He returned to the earth, considering. The itching and desire to know was there, but this would be a long journey. Brother Wa Shi had still not returned from wherever he had run off to, but something told him he was alright.
He huffed, and got out a piece of paper, marking a point. The first formation. He would continue on, after seeing the place where he hatched, this “Verdant Hill”.
He walked back to where his Great Master was, who was still at the front of the village. The rock was bobbing up and down as Disciple Xiulan hoisted it with much greater ease than Disciple Gou Ren, her arms pumping as she did pushups.
The poor boy looked dejected while Yun Ren laughed at him.
The next day, Disciple Gou Ren carried the rock again, puffing and panting and giving it his all.
His brother joined him, carrying another rock, and racing him in laps around the caravan.
As they rounded a bend, he saw it.
His beak dropped open at the sight of the walled land.
“Verdant Hill,” his Great Master named this place, for Bi De’s benefit. “A small town.”
He was beginning to fully realise that his Great Master’s definition of “small” differed vastly from his own comprehension.
He swallowed. The place where he had hatched from his egg, and been brought into the world. The place where his Great Master had chosen him, and the first females.
His first time being back.
He sat regally on his Great Master’s shoulder as they approached with the people of Hong Yaowu. Bi De expected the same fanfare and difference at his Lord’s arrival. The same enthusiastic greeting the sons and daughters of Hong Yaowu showed his Great Master.
Yet as they approached the walls… there was nothing. The guards gave them lazy glances, checking the carts, but did not announce their presence to the populace.
They entered the walled town.... And there was nothing. People kept walking. He glanced at his Great Master, but he did not seem to care.
So with great difficulty, Bi De forced down his first instinct to announce his Great Master himself. His bellowing voice would surely make these people, so consumed with their own tasks, stop and offer his Master the proper respect? Nobody was bowing! It was preposterous!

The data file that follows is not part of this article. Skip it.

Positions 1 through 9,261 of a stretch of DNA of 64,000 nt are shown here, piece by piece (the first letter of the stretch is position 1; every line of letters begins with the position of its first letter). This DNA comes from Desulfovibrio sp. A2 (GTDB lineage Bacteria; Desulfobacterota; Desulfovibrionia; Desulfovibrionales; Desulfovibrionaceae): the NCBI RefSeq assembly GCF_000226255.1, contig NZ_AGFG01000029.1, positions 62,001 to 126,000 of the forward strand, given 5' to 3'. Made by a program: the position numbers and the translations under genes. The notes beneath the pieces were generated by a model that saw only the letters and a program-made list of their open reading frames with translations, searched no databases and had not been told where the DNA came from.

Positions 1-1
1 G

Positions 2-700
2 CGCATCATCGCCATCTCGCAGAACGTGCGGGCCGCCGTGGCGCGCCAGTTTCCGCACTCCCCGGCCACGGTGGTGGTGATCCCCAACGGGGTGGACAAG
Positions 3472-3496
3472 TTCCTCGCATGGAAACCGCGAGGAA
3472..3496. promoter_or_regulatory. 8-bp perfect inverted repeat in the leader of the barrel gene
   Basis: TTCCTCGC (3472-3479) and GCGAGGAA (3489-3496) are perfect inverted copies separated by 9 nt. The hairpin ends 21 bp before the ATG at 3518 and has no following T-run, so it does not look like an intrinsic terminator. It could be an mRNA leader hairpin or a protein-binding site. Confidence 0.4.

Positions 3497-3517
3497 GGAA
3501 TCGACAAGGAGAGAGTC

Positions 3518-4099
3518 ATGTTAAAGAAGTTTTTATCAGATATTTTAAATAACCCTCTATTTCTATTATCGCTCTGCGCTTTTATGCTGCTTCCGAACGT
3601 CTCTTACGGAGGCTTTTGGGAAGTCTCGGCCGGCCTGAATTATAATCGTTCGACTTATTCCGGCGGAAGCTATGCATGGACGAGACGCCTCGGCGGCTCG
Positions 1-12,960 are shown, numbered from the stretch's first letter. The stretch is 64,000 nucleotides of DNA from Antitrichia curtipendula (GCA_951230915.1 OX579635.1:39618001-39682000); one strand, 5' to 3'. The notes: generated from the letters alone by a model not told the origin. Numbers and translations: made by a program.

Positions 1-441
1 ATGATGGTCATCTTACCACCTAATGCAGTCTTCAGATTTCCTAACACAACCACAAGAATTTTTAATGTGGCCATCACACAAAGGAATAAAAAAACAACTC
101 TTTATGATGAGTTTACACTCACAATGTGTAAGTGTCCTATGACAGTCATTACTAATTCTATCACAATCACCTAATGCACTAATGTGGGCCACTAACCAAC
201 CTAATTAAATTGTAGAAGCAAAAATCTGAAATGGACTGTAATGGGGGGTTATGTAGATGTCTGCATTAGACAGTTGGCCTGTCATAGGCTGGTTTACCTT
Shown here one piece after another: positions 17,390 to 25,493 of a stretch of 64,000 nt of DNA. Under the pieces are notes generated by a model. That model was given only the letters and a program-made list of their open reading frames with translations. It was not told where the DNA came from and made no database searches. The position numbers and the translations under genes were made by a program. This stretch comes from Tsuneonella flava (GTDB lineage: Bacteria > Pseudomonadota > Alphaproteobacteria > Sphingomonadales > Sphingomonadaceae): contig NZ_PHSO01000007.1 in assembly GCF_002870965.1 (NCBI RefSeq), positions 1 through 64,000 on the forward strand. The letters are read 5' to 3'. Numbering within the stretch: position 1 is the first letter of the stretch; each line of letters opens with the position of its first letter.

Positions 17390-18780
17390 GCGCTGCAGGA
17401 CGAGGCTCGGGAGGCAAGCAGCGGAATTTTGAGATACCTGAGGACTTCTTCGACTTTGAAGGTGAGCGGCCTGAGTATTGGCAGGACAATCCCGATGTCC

They split from the caravan, his Master and companions going in one direction, while the rest went in another.
The town was much larger than Bi De believed it to be. There were winding streets, the call of other chickens, the shouts of salesmen, the laughter of children… it was all too much!
So consumed with his own observations, he didn’t notice the man who nearly ran into them. His Great Master sidestepped with grace.
“Watch where you’re walking!” the man complained to his Great Master, having dashed from around a bend, some sort of jug balanced in his hand.
Bi De nearly spat blood at the sheer, blatant disrespect. His blood boiled, and his Great Master’s hand prevented him from harshly rebuking this pitiful creature. Senior Sister had grabbed Disciple Xiulan’s hand, the woman looking similarly affronted.
“You watch where you’re walkin’ pal.” His Great Master shot back. The man paused, and seemed to realise his Great Master’s far, far superior form. His eyes shifted to his Lord’s disciples, and his face paled slightly.
“....sorry.” He shot out, and fled.
The Great Master shook his head and sighed. “Some people.” He muttered. His eyes roved around the street. Bi De stared at the man, frowning at him, and remembering his form, should he offer insult again
They soon arrived at their destination. A compound within the walls, quite near the ridiculously enormous coop in the center of town, the one that was so large he could fit ten of his Great Master’s coops inside it.
He wondered how many animals could be stored within?
He shook his head at the sight.
At least the people here were respectful, as the man bowed, and they were greeted at the door by a man who referred to his lord as “Brother Jin”.
While the rest of their troupe settled in, His Great Master mentioned paying his respects to the leader of this Verdant Hill.
One his Great Master would have to pay his respects to?
His Lord set off, towards the enormous coop, with Bi De upon his shoulder. Instead of being filled with animals, like his Great Master’s coop, it was filled with men and paper.
His Master navigated the great coops swiftly and unopposed, arriving at a door guarded by two men, who both made gestures of respect at his appearance.
“Wait outside for a sec, okay?” His Great Master bid him, and he dutifully hopped of his shoulder as his lord entered.
The guards stared at him. He stared at the guards.
Bi De bowed in greeting, giving face to these low ranked men.
They displayed their lack of manners by staring, instead of returning his respect.
There was a flash of power and intent.
Both men scrambled out of their stupor, and greeted him properly.
“....and this is my friend!” His Great Master introduced him to a regal looking man. He was immaculately groomed, and held himself with great dignity, his face a frozen mask of imperious indifference.
He was making odd choking noises, however.